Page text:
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Anatomy Of A Healthy Relationship (Between Funders And The Funded)

CoBank recently committed $1M to DC Central Kitchen, a partnership that’s been blossoming for five years. In honor of Valentine’s Day, we peeled back the covers on what makes a relationship between a nonprofit and for-profit work. (Did you know: When a funder backs a non-profit kitchen, the kitchen becomes the fondue--since fundee isn't a word.)


DC Central Kitchen and CoBank, a cooperative bank focused on agriculture, started working together in 2011 after a CoBank senior executive read an article about the organization’s focus on tackling hunger in the DC region through recycled food programs, training unemployed adults for culinary careers, and turning wasted food into meals for shelters and nonprofits. DC Central Kitchen had recently begun purchasing local produce, much of it imperfect and hard to sell, for its foray into serving healthy, local school meals in DC.

CEO Mike Curtin Jr. says CoBank liked that DC Central Kitchen was buying its produce from local farms and putting this food into the food system by preparing meals for homeless shelters, community homes and DC public schools. “Their mission to engage and support rural farmers matches up perfectly with our work to bring rural produce to urban areas,” Mike told us this week.


The partnership started in a way it rarely does between charities and corporations—the philanthropic organization reached out to the nonprofit and said, “We love what you do. How can we help you do it better?” Mike says all too often the philanthropic organization wants to guide the outcomes based on their own pre-determined outcomes. “Groups can run into trouble when they go down that path,” says Mike.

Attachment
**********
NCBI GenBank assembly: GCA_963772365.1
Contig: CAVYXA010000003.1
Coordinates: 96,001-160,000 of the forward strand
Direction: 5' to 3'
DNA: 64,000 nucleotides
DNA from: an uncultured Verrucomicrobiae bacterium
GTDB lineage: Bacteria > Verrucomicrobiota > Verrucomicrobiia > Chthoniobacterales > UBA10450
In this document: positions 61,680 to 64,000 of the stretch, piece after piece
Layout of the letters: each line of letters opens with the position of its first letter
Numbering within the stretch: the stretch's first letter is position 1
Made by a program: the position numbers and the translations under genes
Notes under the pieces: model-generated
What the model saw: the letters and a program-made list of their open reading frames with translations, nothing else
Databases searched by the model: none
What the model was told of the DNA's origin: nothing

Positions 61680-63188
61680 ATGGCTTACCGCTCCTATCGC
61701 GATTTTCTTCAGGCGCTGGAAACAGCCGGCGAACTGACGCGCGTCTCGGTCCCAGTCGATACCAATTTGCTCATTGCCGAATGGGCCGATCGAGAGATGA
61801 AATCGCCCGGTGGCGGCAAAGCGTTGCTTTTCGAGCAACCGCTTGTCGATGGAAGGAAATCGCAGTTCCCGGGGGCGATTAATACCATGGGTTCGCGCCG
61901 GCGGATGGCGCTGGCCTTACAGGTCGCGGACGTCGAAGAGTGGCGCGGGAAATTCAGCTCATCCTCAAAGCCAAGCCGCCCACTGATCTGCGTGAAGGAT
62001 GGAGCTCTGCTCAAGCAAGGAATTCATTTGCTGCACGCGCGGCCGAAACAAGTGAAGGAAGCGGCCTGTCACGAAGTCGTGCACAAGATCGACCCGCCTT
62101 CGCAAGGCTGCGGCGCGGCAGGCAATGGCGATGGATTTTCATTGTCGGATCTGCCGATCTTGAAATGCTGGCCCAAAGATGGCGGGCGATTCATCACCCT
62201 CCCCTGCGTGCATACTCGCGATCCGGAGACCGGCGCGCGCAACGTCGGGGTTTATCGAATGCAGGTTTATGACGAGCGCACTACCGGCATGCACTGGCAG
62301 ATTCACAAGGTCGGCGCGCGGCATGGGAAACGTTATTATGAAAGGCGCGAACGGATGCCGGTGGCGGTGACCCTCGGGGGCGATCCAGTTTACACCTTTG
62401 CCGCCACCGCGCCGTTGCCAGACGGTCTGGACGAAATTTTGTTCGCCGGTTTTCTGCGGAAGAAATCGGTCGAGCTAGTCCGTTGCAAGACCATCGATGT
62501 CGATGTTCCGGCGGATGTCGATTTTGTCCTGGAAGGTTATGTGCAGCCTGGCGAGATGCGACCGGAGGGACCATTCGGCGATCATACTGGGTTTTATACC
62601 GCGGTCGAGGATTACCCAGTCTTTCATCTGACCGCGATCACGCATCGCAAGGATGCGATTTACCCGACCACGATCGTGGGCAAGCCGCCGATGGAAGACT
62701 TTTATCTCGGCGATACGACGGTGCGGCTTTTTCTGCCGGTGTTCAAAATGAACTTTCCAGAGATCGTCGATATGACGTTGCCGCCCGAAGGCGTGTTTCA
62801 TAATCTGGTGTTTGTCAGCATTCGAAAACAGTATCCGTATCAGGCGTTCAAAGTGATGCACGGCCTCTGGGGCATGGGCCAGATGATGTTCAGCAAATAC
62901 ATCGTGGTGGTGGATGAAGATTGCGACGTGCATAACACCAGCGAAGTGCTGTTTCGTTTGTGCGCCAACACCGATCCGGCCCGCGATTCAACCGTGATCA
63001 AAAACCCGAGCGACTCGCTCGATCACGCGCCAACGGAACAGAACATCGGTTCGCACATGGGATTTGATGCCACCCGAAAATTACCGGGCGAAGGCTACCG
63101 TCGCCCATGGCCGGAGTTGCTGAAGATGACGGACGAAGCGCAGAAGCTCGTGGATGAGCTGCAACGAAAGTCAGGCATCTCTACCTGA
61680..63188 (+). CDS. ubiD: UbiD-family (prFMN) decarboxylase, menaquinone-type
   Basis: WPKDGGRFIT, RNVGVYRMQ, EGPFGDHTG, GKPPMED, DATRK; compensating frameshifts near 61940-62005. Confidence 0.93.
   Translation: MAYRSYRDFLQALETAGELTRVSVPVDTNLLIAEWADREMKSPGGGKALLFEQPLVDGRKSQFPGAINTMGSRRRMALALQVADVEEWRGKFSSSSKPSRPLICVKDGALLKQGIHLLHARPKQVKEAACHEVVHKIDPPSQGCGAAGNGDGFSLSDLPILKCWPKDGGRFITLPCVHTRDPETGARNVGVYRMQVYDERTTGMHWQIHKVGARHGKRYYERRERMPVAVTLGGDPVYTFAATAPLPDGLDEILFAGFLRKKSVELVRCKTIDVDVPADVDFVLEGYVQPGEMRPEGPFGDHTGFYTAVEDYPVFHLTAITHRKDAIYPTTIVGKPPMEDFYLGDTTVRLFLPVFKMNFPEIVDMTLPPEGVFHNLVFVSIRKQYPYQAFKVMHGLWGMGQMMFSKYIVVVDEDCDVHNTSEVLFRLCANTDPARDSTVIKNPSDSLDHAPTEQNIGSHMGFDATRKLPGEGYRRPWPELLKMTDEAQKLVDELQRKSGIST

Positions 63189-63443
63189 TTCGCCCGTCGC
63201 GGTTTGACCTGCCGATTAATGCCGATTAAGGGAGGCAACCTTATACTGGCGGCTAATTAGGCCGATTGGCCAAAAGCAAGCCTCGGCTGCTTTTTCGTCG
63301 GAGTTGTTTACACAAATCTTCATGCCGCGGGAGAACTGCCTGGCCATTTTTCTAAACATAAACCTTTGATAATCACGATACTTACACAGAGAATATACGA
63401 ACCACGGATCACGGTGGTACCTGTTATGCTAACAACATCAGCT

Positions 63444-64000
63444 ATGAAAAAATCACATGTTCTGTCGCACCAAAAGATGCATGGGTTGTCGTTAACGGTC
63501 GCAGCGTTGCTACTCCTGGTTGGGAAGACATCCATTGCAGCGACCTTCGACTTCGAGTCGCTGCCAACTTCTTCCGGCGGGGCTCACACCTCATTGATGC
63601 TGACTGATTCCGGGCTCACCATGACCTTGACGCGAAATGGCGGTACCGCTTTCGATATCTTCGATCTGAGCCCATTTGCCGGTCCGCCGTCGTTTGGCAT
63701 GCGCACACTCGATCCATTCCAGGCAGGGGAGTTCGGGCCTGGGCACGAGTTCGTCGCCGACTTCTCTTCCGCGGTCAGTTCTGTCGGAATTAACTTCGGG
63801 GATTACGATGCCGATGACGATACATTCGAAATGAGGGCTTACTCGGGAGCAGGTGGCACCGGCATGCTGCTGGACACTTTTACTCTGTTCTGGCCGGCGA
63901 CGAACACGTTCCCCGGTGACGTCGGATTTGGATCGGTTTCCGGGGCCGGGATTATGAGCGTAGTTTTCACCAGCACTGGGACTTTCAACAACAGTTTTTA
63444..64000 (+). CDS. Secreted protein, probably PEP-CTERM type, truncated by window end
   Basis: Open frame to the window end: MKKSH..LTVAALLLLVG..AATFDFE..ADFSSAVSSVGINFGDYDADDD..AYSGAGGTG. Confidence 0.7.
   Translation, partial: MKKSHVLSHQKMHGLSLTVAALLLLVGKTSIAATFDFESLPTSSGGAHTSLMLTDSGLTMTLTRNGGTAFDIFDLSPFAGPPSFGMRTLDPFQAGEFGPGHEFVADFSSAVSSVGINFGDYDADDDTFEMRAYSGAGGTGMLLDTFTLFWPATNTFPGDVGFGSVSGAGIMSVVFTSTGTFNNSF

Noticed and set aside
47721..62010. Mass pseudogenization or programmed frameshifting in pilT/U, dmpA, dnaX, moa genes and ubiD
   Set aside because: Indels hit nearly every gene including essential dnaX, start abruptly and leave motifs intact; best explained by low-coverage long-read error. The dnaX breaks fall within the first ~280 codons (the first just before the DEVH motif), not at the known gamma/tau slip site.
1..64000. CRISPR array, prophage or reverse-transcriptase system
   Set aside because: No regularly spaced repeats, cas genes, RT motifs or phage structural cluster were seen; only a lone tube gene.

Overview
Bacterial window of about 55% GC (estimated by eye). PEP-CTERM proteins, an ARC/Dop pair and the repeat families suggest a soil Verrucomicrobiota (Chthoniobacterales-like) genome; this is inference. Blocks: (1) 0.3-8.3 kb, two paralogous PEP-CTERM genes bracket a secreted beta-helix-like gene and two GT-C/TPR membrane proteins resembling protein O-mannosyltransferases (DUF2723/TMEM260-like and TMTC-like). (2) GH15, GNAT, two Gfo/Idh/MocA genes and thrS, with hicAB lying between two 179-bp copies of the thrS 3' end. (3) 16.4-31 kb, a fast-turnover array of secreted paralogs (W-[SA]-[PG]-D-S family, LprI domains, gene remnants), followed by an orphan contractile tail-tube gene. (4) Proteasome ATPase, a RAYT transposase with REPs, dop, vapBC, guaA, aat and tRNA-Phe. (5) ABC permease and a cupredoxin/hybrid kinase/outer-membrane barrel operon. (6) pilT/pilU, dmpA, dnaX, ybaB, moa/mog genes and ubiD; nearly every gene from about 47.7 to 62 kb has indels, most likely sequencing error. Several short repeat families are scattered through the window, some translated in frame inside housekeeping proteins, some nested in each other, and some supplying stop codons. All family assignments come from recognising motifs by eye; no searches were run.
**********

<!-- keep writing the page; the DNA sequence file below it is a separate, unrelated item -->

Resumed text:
One of the first conversations focused on understanding what CoBank wanted out of the partnership. Mike says it’s important that both organizations feel like they’re getting something. Given that CoBank’s customers are farmers, the organization wanted to make sure that DC Central Kitchen could not only continue buying their products but increase the amount. CoBank also wanted to make sure that DC Central Kitchen’s system for buying produce from local farmers could be replicated across the country.

Sometimes those initial conversations are tough if the goals don’t match. The nonprofit needs to be honest and explain how the for-profit's goals for the partnership may negatively impact some of the nonprofit’s other programs. “A level playing field kind of discussion between funders and fundees is vital to the success of the nonprofit sector,” adds Mike. 


CoBank’s first check helped DC Central Kitchen buy a refrigerated truck and delivery van for trips from farmers in Virginia’s Shenandoah Valley to DC Central Kitchen’s meal preparation and distribution facilities. DC Central Kitchen credits CoBank with helping it become the only USDA-recognized permanent food hub in DC and for giving the nonprofit the ability to invest $1M since 2011 in local farmers, purchasing 1.2 million pounds of their products. 

Mike says one of the strategies is constant communication. A common mistake is that a nonprofit will receive a check, call the funder their new “partner” and then each goes their separate ways. Mike says he makes sure CoBank is in the loop on DC Central Kitchen’s progress. One of its execs sits on DC Central Kitchen’s board and the CEO of CoBank makes regular visits. CoBank’s annual board meeting also includes visits by board members to DC Central Kitchen’s facilities. “It’s because of these interactions that this feels truly like a partnership,” Mike says.